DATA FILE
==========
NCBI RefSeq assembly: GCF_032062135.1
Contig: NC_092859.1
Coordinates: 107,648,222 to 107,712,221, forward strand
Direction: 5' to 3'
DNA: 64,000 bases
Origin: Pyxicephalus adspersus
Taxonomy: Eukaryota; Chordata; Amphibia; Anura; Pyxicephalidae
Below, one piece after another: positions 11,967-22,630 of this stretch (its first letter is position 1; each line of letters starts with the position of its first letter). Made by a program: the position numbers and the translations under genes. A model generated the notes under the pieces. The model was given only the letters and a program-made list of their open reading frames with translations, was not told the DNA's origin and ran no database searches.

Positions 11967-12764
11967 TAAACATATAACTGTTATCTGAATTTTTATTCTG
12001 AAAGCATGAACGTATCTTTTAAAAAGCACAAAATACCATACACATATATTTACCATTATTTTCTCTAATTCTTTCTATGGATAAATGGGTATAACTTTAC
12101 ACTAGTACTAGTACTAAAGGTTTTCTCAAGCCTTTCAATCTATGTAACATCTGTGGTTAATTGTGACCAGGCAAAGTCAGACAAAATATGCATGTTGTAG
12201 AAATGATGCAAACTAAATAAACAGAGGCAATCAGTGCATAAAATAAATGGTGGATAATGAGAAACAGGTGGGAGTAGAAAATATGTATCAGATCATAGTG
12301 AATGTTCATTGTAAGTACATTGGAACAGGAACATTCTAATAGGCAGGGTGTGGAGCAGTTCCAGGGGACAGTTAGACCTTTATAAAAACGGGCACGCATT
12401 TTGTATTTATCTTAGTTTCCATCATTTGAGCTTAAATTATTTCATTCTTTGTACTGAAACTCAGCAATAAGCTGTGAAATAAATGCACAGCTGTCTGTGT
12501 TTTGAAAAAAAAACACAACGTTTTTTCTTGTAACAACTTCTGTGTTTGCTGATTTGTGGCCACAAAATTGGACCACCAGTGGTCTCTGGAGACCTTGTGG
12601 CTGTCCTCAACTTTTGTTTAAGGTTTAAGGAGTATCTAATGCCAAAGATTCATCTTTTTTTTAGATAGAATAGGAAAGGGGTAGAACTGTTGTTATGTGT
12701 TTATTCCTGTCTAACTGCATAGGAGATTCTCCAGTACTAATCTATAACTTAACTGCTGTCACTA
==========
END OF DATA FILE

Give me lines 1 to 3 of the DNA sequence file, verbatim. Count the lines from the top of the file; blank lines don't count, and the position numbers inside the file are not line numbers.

NCBI RefSeq assembly: GCF_032062135.1
Contig: NC_092859.1
Coordinates: 107,648,222 to 107,712,221, forward strand